At first glance, the answer to the question, “Would universal health care coverage be enough to improve the health of our nation?” seems to be an obvious and emphatic, “Yes!” (notwithstanding the debate about how to pay for it). However, we in the health care field have known for years that access to health care (via insurance coverage and the availability of providers) does not necessarily lead to the actual use of these services. All over the country, hospital emergency departments (EDs) and inpatient units are struggling to encourage patients who over-utilize these very expensive services to make use of the less expensive and often more appropriate primary care (outpatient) services – and that’s for patients who have health care insurance. So, people who have coverage for the correct level of medical service don’t necessarily use it when they should. Now, add to that, newly insured patients who are less familiar with the health care system given their previous inability to pay for it, and we may compound this problem. We may end up with that many more people overcrowding our EDs and inpatient units, preventing adequate care for those who actually need it.
Researchers tell us that there are likely many reasons for this inappropriate use of higher-level medical services, but some of the stand-outs are that 1) patients like the idea of treatment on demand, which is what you get at the hospital, 2) patients are confused by the complexity of our often-fractured service delivery model (You go to your primary care doc, she tells you to get labs somewhere else, to see a specialist at yet another clinic and then to come back to get the results and finally, treatment recommendations), and 3) patients are stymied by multiple logistical issues (e.g., long waits for appointments, geographic inaccessibility of clinics, a shortage of female primary care physicians, etc.). And in fact, cutting-edge health care providers and researchers have begun to develop and test several bold and ingenious methods of making ED and hospitalized patients more likely to use primary health care services once discharged. One notable example is Dr. Jeffrey Brenner of the Camden Coalition of Healthcare Providers whose approach to medical care is truly holistic and intensive, and one that brings many different professional and peer influences to the table, often delivering treatment right to the patient’s home and explaining at great length what needs to be done and how to do it (see the recent New Yorker article on this group at http://www.newyorker.com/reporting/2011/01/24/110124fa_fact_gawande).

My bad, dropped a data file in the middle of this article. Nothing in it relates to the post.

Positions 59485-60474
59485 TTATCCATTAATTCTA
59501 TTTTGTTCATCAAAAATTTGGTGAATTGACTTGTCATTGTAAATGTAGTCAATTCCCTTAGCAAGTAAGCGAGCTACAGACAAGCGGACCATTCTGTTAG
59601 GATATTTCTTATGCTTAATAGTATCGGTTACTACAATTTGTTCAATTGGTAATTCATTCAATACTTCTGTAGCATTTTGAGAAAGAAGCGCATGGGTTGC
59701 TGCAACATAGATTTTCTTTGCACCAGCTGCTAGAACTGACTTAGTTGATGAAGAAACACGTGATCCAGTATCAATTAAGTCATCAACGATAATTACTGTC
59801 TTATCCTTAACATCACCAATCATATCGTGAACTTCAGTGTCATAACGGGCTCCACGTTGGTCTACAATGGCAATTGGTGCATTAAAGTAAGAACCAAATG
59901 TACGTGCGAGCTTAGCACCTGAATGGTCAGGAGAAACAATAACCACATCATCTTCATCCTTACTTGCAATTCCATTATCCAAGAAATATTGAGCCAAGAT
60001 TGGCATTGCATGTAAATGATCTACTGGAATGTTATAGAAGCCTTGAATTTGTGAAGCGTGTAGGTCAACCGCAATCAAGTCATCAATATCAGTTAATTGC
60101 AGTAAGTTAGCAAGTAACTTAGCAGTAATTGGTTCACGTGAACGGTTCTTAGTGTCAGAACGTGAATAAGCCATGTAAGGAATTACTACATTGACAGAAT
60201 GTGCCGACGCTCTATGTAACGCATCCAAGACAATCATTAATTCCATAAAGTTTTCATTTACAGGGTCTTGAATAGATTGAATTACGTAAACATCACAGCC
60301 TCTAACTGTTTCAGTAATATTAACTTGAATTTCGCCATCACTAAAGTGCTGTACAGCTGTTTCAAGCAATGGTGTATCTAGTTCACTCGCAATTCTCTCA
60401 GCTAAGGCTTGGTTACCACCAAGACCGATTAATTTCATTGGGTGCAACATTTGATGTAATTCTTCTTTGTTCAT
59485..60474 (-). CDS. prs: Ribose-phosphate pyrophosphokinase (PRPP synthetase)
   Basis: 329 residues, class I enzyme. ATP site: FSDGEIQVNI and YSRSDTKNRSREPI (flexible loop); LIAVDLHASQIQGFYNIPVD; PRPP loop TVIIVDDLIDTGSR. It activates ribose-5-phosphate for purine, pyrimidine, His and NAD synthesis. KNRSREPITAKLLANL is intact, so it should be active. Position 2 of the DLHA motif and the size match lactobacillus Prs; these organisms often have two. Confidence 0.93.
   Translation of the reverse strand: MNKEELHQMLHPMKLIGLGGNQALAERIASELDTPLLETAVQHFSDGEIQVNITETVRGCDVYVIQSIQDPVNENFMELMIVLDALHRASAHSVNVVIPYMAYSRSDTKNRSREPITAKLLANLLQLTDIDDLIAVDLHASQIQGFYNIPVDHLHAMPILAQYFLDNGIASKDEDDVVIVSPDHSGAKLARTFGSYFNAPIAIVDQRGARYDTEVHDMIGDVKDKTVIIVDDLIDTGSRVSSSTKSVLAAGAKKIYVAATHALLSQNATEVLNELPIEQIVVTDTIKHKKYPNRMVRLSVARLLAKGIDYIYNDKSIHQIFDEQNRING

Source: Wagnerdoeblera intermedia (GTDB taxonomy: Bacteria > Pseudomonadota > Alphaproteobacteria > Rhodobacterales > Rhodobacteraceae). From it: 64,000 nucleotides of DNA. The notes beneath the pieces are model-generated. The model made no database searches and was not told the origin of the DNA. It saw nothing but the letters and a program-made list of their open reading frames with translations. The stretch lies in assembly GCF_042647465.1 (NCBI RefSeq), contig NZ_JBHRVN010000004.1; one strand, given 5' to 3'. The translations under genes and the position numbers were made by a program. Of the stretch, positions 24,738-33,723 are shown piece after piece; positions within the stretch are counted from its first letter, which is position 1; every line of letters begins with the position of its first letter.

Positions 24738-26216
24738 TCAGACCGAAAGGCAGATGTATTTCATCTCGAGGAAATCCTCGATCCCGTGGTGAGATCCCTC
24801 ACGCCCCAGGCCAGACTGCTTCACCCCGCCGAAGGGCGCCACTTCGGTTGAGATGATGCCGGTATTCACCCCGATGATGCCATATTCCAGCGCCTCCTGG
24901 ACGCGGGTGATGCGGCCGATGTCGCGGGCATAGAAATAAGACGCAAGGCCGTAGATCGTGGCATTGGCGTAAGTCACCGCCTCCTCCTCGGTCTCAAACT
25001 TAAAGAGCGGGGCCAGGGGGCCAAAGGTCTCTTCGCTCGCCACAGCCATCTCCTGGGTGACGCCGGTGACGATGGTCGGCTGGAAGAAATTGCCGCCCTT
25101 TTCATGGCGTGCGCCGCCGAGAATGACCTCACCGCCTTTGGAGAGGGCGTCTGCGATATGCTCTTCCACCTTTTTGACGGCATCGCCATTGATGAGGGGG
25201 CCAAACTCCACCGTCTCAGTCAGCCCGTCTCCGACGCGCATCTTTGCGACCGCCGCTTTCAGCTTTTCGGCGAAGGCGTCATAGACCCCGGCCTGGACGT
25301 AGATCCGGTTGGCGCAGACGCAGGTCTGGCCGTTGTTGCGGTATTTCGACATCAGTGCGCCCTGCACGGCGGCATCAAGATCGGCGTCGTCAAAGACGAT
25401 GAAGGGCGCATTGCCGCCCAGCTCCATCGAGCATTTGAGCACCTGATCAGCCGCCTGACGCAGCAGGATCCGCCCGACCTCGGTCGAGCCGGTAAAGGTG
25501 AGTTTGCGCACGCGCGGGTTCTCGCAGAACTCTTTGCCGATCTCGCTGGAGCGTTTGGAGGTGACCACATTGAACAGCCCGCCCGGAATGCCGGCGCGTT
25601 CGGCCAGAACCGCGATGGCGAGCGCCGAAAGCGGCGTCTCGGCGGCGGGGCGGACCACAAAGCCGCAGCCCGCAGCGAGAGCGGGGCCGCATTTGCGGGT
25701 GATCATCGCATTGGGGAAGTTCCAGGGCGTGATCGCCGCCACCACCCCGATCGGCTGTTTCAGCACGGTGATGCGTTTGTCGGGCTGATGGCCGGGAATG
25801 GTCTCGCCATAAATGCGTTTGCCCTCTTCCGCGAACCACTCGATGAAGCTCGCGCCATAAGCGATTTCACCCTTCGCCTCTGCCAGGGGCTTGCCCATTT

While these and similar efforts have begun to show some evidence that they reduce overcrowding of EDs and hospital beds, as well as improve medical outcomes, they may not be enough. Thirty years of science tells us that when patients resist what to us seem like highly sensible ideas (e.g., see your primary care doctor consistently and you will be less likely to lose a foot to diabetes; you have a drinking problem and need treatment to address it; if you take your medication every day, you will significantly reduce the chances of a heart attack), the resistance cannot only be explained by a lack of understanding or logistical reasons. Resistance is a highly personal and often emotional issue. People fail to do what seems sensible because they have their own good reasons for resisting good advice – reasons that we will never be able to counteract by only giving patients our perspectives on what they need to do. In fact, such an education-only approach has been repeatedly shown to fail with resistant patients. Where there is resistance, there needs to be a motivational strategy to create breakthroughs in new behavior. And the only scientifically-proven way of motivating patients to change health-risk behaviors to which they are resistant is something called “Motivational Interviewing,” developed by Drs. William Miller and Stephen Rollnick in the late 80s. Recent adaptations of this method for use in fast-paced medical settings has been shown to significantly increase the chances of patients following up with their doctor’s recommendations, even if they were initially resistant. And how does this MI work? It works by getting patients to voice their own good reasons, especially emotionally-laden ones that “hit home,” for following the advice of their doctor. All of a sudden, there are two experts in the exam room – the doctor on the diagnosis and treatment, and the patient on her own reasons (motivation) for wanting to do better with her care. That’s what’s going to make medical treatment (universal or otherwise) finally work.